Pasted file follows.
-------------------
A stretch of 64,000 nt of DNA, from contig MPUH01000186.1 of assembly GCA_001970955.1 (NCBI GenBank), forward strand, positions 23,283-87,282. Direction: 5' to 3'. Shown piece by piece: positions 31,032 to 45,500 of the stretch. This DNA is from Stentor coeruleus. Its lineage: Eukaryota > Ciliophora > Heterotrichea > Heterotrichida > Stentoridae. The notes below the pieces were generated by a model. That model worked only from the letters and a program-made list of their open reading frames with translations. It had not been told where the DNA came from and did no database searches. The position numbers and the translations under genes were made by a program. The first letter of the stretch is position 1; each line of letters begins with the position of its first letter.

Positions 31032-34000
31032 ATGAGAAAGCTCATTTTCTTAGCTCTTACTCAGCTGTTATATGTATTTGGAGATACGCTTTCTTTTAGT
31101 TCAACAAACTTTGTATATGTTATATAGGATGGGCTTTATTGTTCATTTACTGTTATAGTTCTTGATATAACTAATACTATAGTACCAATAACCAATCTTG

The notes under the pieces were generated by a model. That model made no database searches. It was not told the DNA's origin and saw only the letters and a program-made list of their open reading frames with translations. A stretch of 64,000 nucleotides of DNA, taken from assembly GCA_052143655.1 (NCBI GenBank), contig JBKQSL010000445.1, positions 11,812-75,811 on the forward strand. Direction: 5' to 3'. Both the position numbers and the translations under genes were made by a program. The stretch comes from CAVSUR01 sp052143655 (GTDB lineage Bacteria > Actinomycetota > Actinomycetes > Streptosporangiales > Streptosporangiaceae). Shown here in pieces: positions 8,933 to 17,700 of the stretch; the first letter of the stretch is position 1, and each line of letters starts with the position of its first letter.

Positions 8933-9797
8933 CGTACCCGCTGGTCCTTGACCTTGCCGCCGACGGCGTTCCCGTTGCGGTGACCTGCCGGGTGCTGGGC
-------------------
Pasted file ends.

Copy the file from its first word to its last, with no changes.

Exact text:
A stretch of 64,000 nt of DNA, from contig MPUH01000186.1 of assembly GCA_001970955.1 (NCBI GenBank), forward strand, positions 23,283-87,282. Direction: 5' to 3'. Shown piece by piece: positions 31,032 to 45,500 of the stretch. This DNA is from Stentor coeruleus. Its lineage: Eukaryota > Ciliophora > Heterotrichea > Heterotrichida > Stentoridae. The notes below the pieces were generated by a model. That model worked only from the letters and a program-made list of their open reading frames with translations. It had not been told where the DNA came from and did no database searches. The position numbers and the translations under genes were made by a program. The first letter of the stretch is position 1; each line of letters begins with the position of its first letter.

Positions 31032-34000
31032 ATGAGAAAGCTCATTTTCTTAGCTCTTACTCAGCTGTTATATGTATTTGGAGATACGCTTTCTTTTAGT
31101 TCAACAAACTTTGTATATGTTATATAGGATGGGCTTTATTGTTCATTTACTGTTATAGTTCTTGATATAACTAATACTATAGTACCAATAACCAATCTTG

The notes under the pieces were generated by a model. That model made no database searches. It was not told the DNA's origin and saw only the letters and a program-made list of their open reading frames with translations. A stretch of 64,000 nucleotides of DNA, taken from assembly GCA_052143655.1 (NCBI GenBank), contig JBKQSL010000445.1, positions 11,812-75,811 on the forward strand. Direction: 5' to 3'. Both the position numbers and the translations under genes were made by a program. The stretch comes from CAVSUR01 sp052143655 (GTDB lineage Bacteria > Actinomycetota > Actinomycetes > Streptosporangiales > Streptosporangiaceae). Shown here in pieces: positions 8,933 to 17,700 of the stretch; the first letter of the stretch is position 1, and each line of letters starts with the position of its first letter.

Positions 8933-9797
8933 CGTACCCGCTGGTCCTTGACCTTGCCGCCGACGGCGTTCCCGTTGCGGTGACCTGCCGGGTGCTGGGC